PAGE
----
Wimpey cuts bills by 20%

20 January 2009

20 January 2009 | Jake Kanter

A branch of housebuilder Taylor Wimpey has written to its suppliers demanding a 20 per cent cut in costs.

The George Wimpey (GW) subsidiary in Bristol called on vendors to make the reduction to current contracts "swiftly". It said failure to do so could result in site work being stopped because of lack of funds.

The letter, sent by commercial director Jason Wren this month, said: "Our requirement is 20 per cent off all current orders. Unless this situation is taken extremely seriously and acted upon swiftly there is every possibility that sites will grind to a halt."

Wren added: "Letters like this have been written to you in the past, but never have the consequences of a lack of cooperation been so potentially detrimental to... our very survival!"

The demand follows similar action taken by builders last year when Taylor Wimpey requested a 5 per cent reduction in costs from vendors. Competitors Charles Church, Barratt Homes, David Wilson Homes and Bellway Homes also insisted on price cuts at around the same time (News, 31 January 2008).

Some GW vendors have already rejected the proposals, according to Suzannah Nichol, chief executive of suppliers' association the National Specialist Contractors Council. She said the demands were "astonishing" and the housebuilder was "from another world" if it expected its demands to be met.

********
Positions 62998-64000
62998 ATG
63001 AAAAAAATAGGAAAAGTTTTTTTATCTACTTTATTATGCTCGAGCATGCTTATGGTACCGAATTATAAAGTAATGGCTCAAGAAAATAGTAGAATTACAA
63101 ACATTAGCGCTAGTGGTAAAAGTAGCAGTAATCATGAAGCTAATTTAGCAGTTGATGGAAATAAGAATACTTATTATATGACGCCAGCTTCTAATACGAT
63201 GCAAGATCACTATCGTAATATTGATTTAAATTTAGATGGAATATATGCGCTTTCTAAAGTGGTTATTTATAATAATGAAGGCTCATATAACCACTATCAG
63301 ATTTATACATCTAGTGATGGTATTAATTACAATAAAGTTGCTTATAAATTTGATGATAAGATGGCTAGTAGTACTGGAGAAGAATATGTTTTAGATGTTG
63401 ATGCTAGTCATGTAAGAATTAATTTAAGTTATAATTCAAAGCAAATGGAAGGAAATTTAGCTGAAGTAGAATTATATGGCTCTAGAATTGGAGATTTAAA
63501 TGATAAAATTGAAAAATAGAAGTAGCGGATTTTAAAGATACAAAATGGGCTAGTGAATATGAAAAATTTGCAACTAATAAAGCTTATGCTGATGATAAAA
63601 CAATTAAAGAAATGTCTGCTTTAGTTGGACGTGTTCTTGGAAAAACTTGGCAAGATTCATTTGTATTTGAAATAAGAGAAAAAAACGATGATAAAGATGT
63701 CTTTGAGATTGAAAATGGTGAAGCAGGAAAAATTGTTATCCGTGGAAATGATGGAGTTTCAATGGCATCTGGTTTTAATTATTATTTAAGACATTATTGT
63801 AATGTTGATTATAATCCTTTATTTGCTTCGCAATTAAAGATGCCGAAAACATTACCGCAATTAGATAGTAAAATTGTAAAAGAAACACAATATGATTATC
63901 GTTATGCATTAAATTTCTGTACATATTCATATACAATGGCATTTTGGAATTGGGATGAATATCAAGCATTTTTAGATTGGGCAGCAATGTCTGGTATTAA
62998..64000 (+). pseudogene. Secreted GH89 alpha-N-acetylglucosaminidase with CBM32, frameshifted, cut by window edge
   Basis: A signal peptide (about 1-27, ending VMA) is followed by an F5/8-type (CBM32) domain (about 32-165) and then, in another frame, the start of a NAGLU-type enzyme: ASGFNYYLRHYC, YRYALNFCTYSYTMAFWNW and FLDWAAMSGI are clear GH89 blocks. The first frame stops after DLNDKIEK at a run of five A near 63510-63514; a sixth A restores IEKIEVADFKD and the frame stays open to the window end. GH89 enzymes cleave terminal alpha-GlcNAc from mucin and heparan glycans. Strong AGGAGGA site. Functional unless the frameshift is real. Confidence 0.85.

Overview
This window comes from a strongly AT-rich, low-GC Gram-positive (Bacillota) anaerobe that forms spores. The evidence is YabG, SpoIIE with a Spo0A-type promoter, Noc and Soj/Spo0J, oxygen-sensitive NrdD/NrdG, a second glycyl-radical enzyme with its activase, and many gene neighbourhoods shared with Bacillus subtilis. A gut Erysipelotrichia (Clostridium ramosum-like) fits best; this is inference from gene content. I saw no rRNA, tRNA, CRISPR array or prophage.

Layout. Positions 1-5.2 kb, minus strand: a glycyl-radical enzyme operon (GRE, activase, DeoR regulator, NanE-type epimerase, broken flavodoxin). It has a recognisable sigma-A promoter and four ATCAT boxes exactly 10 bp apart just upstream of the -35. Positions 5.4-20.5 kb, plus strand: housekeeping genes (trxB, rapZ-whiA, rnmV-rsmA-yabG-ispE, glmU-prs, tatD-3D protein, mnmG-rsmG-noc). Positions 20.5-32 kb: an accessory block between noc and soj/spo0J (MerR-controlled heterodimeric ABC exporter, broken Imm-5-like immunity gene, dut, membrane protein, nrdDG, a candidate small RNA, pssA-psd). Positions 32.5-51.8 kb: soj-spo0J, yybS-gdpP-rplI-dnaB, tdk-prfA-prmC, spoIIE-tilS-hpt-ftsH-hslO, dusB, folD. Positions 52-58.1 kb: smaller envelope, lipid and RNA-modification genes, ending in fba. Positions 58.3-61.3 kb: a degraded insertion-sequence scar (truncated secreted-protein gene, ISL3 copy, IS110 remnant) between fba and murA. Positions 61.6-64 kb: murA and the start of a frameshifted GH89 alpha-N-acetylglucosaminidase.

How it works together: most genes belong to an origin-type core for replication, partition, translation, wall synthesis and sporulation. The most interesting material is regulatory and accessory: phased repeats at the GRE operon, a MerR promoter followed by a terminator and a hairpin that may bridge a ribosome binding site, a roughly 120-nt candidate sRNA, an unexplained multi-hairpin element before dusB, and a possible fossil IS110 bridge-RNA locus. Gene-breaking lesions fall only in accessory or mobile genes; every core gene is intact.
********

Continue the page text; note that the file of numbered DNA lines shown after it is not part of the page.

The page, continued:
Rudi Klein, chief executive of the Specialist Engineering Contractors Group, described the letter as "commercial folly at its worst". He added: "If GW get away with this then other firms might look to take similar action and suppliers will have to tell them to bugger off."

Taylor Wimpey stated the letter was issued only to suppliers in Bristol and was not a national strategy: "It does reflect a national objective to cut costs in line with the reductions in housing prices and sales. This is essential to maintain activity on current sites and to open new ones."

In a trading statement last week the company said it had reduced its net debt by £300 million to £1.55 billion by cost-cutting and decreasing its workload.

Rupert Choat, construction partner at CMS Cameron McKenna, said the economic climate may force others to impose similar cuts: "They will say to suppliers: 'If you want to fight us, then fight us, but you may lose work'. The reality is many of the vendors will accept the reductions."

SMjan2009

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